Dust Off co-pilot Bob Nevins celebrated with his pilot, Jerry Rogers. “We’ll get him to the 85th ED in forty-five minutes from when we first picked him up at the LZ.” They were both veteran pilots and had routinely been engaged by enemy fire. They had survived several crashes. Too many of the 326th Medical Battalion pilots and crew had died flying these same missions. Bob understood the concept of the Golden Hour timeline wherein beating the clock usually avoided the detrimental effects of blood loss shock. Barring any complications, Private Burrows’ survival was hopefully more likely than not.
Richard was more alert by the time his ride landed on the 85th Evacuation’s square olive drab (OD) perforated steel plate (PSP) helipad.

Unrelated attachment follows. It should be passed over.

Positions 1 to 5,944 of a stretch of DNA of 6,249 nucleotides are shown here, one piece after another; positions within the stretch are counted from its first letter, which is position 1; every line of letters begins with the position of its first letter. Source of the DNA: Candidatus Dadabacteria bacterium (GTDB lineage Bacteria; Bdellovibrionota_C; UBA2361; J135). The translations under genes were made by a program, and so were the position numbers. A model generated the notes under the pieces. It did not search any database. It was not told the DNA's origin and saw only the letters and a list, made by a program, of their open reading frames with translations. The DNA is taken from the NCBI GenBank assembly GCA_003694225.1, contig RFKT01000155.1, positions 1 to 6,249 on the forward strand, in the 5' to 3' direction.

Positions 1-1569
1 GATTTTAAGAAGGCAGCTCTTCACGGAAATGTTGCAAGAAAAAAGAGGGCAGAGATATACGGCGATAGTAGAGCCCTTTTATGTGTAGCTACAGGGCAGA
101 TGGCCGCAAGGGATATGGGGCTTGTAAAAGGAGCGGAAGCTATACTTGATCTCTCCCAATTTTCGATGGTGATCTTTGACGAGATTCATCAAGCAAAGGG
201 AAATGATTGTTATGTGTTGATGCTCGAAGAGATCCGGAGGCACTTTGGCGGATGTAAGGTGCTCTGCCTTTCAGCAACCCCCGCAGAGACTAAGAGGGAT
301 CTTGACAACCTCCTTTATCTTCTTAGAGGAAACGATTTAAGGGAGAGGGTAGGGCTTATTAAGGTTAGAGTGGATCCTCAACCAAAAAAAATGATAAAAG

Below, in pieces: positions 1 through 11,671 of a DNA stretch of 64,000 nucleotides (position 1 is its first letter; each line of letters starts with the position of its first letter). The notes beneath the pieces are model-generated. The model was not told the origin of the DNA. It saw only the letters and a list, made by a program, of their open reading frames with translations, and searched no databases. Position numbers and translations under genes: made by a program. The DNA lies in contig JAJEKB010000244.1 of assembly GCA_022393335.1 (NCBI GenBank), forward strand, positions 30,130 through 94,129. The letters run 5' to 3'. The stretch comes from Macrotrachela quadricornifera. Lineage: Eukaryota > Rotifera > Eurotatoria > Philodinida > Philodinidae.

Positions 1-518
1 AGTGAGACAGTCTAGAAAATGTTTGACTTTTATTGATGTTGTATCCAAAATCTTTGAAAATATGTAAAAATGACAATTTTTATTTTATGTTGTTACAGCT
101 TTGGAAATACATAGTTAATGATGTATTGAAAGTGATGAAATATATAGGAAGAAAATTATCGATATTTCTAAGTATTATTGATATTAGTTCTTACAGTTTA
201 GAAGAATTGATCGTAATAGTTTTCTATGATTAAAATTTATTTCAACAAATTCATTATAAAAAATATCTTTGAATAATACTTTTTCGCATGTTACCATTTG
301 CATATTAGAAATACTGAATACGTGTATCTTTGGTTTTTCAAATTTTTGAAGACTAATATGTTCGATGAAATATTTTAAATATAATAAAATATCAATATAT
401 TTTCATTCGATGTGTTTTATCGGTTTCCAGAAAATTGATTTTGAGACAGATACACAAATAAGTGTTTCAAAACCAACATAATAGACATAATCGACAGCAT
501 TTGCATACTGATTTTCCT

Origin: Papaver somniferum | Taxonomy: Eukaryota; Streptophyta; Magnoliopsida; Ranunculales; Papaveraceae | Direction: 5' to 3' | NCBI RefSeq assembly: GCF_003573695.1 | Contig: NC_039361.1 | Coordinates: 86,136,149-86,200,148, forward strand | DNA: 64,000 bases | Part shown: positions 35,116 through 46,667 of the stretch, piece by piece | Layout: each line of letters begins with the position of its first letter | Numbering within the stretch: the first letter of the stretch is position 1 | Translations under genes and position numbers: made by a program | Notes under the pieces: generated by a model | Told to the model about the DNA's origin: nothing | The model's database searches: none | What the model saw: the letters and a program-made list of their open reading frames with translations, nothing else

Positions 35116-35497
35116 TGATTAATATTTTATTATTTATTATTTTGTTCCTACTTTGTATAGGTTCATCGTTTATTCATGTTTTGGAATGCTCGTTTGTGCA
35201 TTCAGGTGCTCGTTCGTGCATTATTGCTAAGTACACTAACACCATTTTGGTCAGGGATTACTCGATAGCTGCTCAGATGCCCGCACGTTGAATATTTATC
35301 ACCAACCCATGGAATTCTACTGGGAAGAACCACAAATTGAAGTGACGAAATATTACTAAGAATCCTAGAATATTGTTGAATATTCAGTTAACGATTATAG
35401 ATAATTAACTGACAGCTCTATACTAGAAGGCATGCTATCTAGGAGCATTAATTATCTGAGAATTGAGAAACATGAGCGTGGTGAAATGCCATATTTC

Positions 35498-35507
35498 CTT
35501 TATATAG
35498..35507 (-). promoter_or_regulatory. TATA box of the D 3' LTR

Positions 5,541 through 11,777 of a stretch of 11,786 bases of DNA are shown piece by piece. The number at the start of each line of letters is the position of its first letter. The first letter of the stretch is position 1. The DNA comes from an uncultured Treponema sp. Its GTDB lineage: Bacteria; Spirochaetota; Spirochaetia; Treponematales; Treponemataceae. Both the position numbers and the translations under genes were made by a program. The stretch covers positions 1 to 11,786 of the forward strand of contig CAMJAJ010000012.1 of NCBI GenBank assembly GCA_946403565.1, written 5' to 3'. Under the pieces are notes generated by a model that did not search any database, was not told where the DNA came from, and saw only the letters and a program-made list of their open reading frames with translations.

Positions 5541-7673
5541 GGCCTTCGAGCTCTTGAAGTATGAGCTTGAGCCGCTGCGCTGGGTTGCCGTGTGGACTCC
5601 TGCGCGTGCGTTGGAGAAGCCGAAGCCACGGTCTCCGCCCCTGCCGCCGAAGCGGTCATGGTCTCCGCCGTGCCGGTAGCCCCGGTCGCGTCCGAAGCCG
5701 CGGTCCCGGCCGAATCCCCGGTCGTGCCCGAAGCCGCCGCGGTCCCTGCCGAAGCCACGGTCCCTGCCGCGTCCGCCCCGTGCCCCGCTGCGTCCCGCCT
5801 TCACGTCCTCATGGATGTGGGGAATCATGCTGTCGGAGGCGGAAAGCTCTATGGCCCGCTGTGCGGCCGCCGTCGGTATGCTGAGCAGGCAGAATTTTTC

Its massive red cross within a large white square at its center broadcasted the inherent safety of the hospital. The Dust Off crew could now relax a bit.
On the ride in, Burrows had heard Warrant Officer Bob Nevins notify “Plasma Hotel,” the 85th Evac call sign, that he would deliver “one very messed up grunt.” Three numbers were often reported with multiple wounded aboard to define his precious cargo, allowing the 85th Evac ED to prepare. The first, KIA; the second, severely wounded; and the third, walking wounded.
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